Birth weight is anessential indicator for assessing child health in terms of early exposure to childhoodmorbidity and mortality. Described as a newborn with an excessive birth weight,fetal macrosomia has become one of the major public health concern because of itsincreased risks for both mothers and infants 12.The neonate is considered to bemacrosomic when its birth weight is greater than 4000-4500 g or greater than90% for gestational age 34. Thus, measuring the birth weight soonafter delivery canbe a fundamental tool for the diagnosis of the fetal macrosomia 5.On one hand, cesareandelivery, labor augmentation with oxytocin, protracted labor, postpartumhemorrhage, infection, 3rd- and 4th-degree perineal tears, and thromboembolicevents are well-known risks that macrosomic newborn poses to the mother 67. On the other hand, birth trauma (shoulderdystocia, brachial plexus injury, skeletal injuries), prenatal asphyxia,hypoglycemia, fetal death as well as increased risks of developing hypertension,obesity, and type 2 diabetes later in life, are the risks of macrosomia ininfants 3.
Several studies have identified potentialrisk factors related to the causation of macrosomia. These include high pre-pregnancyBody Mass Index (BMI), excessive weight gain during pregnancy, gestationaldiabetes and fasting blood glucose, multiparty, male sex, parental height, andprolonged gestation 38.A broadunderstanding of the underlying risk factors is essential to informwell-designed preventive and management efforts.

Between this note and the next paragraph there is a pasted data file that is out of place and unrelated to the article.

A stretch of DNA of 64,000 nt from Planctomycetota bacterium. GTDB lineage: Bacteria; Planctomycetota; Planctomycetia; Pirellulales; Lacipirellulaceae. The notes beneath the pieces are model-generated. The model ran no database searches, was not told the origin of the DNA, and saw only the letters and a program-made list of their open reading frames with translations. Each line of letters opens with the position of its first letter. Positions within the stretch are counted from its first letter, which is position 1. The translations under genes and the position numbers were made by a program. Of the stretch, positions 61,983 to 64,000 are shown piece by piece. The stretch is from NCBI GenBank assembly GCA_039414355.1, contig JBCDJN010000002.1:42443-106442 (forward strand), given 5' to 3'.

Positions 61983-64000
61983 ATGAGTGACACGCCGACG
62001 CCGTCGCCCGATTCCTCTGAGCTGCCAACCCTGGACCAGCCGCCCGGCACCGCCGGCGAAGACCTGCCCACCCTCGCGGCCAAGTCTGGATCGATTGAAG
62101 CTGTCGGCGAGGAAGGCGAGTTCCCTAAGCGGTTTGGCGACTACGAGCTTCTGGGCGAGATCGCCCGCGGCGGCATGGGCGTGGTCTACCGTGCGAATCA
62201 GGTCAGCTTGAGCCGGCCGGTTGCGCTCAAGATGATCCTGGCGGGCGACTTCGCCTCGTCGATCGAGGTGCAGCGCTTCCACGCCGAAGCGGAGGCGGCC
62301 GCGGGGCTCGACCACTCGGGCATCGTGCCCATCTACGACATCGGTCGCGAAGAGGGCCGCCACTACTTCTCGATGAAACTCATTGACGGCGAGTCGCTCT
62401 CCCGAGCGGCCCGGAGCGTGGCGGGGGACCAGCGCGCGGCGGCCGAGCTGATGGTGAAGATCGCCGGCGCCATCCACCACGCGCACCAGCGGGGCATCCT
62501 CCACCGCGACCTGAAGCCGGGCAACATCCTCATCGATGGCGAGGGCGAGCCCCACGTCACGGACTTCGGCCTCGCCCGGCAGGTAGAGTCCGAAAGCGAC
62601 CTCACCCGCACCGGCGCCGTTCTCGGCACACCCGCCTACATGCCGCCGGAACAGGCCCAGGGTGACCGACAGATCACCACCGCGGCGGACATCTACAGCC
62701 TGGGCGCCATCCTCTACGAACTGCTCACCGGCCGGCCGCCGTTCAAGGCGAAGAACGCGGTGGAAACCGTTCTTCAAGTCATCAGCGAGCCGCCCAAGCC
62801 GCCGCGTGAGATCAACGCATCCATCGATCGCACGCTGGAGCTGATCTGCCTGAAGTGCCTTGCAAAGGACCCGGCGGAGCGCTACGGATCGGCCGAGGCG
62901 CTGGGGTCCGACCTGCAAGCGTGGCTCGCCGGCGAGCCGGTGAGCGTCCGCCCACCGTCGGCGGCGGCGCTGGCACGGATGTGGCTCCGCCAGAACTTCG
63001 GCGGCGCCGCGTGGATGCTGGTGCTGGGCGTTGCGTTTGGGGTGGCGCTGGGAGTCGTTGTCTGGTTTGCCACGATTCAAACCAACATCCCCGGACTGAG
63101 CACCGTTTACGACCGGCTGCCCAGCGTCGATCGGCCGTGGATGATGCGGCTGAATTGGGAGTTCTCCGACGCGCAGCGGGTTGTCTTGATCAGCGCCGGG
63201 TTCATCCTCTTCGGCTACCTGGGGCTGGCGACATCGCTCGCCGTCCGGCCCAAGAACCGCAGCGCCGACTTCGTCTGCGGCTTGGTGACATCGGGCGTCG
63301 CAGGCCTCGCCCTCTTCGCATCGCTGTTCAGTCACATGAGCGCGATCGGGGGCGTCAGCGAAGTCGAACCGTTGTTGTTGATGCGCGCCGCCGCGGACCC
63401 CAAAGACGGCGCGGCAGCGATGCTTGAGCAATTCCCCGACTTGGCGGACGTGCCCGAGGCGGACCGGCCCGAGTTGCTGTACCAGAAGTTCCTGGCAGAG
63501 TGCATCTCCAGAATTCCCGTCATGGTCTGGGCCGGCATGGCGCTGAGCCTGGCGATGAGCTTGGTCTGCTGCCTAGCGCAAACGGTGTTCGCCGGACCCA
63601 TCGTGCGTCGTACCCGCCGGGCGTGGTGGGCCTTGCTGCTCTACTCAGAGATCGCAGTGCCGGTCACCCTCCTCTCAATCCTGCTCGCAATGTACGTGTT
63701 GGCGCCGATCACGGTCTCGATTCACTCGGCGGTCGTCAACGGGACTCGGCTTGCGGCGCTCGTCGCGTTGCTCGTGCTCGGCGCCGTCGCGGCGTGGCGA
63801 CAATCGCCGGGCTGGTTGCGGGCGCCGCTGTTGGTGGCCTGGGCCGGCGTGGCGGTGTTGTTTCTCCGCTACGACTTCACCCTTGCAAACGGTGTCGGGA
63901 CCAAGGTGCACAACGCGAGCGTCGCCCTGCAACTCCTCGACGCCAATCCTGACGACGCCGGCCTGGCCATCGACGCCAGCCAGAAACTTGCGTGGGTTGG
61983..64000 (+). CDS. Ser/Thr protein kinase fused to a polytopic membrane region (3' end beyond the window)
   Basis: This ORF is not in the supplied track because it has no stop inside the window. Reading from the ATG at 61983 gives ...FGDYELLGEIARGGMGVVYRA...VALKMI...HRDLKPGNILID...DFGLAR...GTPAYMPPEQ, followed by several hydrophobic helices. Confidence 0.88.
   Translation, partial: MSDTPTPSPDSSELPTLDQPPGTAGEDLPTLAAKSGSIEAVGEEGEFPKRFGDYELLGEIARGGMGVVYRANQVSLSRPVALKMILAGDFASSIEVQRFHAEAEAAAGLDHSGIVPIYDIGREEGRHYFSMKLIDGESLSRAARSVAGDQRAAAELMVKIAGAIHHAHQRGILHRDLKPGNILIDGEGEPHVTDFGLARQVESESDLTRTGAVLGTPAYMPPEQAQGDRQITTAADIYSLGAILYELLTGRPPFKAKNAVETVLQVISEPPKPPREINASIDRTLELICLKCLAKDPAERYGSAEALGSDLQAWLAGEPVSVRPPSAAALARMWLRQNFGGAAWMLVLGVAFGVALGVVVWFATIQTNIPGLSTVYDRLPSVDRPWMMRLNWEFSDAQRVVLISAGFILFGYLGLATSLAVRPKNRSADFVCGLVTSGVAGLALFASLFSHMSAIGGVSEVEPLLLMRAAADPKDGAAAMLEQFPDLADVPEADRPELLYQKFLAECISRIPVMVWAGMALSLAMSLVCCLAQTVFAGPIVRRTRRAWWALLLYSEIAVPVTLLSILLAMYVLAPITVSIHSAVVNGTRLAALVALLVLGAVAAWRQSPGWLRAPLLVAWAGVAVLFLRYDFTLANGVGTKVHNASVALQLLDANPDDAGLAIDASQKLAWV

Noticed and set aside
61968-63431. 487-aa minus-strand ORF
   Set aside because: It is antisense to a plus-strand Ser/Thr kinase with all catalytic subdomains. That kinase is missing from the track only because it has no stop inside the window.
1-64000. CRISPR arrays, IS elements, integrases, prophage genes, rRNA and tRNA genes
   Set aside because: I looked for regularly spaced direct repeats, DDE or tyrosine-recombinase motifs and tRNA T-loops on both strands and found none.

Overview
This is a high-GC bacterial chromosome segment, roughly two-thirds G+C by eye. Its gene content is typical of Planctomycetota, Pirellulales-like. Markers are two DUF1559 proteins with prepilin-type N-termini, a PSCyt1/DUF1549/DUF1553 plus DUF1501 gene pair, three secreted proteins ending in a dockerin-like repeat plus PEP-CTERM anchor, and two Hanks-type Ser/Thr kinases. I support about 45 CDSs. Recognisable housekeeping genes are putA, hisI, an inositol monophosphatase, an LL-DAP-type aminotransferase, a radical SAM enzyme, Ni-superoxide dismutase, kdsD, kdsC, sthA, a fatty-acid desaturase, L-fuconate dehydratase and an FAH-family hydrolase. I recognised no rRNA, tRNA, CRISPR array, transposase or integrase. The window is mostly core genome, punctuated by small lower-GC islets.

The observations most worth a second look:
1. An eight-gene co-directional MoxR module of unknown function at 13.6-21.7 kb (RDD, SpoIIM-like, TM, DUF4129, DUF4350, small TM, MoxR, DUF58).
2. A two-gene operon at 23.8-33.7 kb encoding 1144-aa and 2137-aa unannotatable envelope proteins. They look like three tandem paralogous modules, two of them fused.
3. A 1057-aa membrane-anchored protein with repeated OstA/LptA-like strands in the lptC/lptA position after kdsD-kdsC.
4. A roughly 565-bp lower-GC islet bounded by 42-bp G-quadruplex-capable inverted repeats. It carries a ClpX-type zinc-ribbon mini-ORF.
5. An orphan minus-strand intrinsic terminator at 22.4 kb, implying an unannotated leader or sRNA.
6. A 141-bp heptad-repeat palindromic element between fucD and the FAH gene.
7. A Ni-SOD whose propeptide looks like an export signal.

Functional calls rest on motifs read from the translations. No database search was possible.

In Malawi, most efforts havebeen concentrated on under-nutrition as well as low birthweight in childrenunder the age five. However, fetal macrosomia has received no attention despiteits detrimental effects on childhood health outcomes. According to the MalawiDemographic and Health Survey (MDHS), Four percent of births are reported asvery small, 12% as smaller than average, and 83% as average as or larger thanaverage 9. Thus, we aimed to investigate thefactors associated with fetal macrosomia.